Several Memphis student advocacy groups want sheriff’s deputies removed from schools and the $2 million that covers their salaries and benefits diverted to hiring counselors and funding more mental health services.
Anahis Luna, a member of the Shelby County Youth Council and student advocacy organization BRIDGES, asked the Shelby County Commission to reallocate the money from the Sheriff’s Office to Shelby County Schools.
“They’re everywhere,” she told county commissioners during Monday’s meeting via videoconference. “They’re always there to put you in place if you ever mess up.”
Luna spoke on behalf of a coalition of BRIDGES students working to reduce referrals to juvenile court, protect LGBTQ students, and end sexual harassment among students. Education advocacy organization Stand for Children is also working with the students on the request.
The students join a growing movement of renewed calls to remove law enforcement officers from schools after a white police officer killed a Black man, George Floyd, in Minneapolis.
Districts in Minneapolis and Portland have terminated their contracts with police departments, while pressure is mounting to do the same in Chicago, New York City, and Detroit. Denver school officials plan to phase out police by next summer.
Security staff in schools are generally known as school resource officers and can include police officers, sheriff’s deputies, contracted private security, or district-employed security. Shelby County Schools uses few deputies and mostly relies on district-employed school resource officers. Those district officers do not carry guns but have pepper spray, the district said.
Last school year, 18 school resource officers were deputies, all paid for by the Sheriff’s Office. The district’s agreement for the 2019-2020 school year allows for as many as 36 deputies. Eventually, the coalition wants all school resource officers — deputies and district-employed — to be removed from schools.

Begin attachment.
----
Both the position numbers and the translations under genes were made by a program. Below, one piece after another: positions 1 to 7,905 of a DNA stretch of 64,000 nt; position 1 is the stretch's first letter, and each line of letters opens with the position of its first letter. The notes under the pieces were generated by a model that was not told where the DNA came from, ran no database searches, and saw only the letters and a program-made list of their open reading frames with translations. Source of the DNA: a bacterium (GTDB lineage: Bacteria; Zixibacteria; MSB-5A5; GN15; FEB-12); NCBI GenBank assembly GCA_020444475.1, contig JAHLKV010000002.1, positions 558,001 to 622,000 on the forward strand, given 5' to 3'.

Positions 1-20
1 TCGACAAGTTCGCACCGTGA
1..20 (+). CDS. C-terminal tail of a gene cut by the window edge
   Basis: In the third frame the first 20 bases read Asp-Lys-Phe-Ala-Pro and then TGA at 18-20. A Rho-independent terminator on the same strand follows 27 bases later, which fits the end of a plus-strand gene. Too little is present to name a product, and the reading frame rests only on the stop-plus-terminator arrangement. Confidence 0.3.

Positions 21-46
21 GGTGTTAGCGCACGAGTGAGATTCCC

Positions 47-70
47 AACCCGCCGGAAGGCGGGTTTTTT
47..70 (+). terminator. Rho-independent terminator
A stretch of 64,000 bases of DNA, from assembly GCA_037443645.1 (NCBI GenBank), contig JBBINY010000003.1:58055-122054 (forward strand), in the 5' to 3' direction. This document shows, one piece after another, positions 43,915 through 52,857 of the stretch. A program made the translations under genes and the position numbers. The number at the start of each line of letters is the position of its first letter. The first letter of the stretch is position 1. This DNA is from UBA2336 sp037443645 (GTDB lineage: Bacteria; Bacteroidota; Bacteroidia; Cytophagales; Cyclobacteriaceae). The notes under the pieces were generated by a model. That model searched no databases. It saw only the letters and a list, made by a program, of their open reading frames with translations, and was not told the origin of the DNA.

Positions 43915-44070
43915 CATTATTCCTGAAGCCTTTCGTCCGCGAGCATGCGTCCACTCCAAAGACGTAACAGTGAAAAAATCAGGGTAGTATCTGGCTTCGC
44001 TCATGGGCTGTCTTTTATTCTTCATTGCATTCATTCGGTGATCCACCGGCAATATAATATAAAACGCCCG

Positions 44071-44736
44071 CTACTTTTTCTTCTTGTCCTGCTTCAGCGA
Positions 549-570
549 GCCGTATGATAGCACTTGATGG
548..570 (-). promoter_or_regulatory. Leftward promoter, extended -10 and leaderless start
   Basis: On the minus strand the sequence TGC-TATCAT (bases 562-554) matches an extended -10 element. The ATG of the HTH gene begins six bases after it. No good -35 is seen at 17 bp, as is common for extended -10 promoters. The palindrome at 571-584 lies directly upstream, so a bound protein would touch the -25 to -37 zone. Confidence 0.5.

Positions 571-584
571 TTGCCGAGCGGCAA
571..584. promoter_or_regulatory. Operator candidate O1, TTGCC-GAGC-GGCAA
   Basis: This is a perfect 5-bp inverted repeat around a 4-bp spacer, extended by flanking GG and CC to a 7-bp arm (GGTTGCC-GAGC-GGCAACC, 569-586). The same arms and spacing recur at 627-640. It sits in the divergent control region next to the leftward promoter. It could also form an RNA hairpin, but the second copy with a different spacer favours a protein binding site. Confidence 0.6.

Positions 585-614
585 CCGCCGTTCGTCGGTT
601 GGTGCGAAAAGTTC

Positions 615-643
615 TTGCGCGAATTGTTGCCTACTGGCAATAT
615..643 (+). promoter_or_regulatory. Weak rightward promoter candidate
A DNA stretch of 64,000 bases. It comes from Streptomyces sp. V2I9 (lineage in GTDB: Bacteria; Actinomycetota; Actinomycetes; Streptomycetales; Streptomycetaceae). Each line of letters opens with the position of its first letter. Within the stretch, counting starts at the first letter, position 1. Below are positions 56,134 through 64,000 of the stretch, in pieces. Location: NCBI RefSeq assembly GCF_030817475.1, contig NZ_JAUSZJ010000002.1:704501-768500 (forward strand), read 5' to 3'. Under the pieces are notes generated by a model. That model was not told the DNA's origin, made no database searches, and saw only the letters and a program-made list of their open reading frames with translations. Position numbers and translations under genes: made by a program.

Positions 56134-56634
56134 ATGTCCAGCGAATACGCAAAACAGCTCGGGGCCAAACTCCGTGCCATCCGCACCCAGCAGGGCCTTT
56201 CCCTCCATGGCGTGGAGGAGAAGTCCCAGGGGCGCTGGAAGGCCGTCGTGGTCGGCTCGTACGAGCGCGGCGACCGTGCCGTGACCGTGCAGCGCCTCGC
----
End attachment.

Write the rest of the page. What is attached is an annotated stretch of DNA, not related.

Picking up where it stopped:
The district spends $5.1 million on about 130 in-house school resource officers. That amount is part of $14 million the district spends on safety and security, including violence prevention programs, cameras, card access systems, intrusion alarms, and fingerprinting, according to budget documents.
District officials in a statement defended using school resource officers and its broader safety and security team, attributing a decline in gang violence, serious incidents, and referrals to juvenile court to their efforts. The safety and security team works on, among other initiatives, violence prevention programs.
The district said gang activity has decreased 25% in schools in recent years and the number of serious incidents have declined for the sixth consecutive year. A prevention program offers school-based counseling services to help cope with trauma or anxiety along with conflict resolution. Since the 2014-15 school year, the district has seen a 59% decrease in incidents of disruptive or violent behavior, the statement said.
The students recognized the need for systems to keep students and staff safe. Throughout the year, the students plan to gather input from teachers and principals on how to increase safety in the absence of deputies in schools.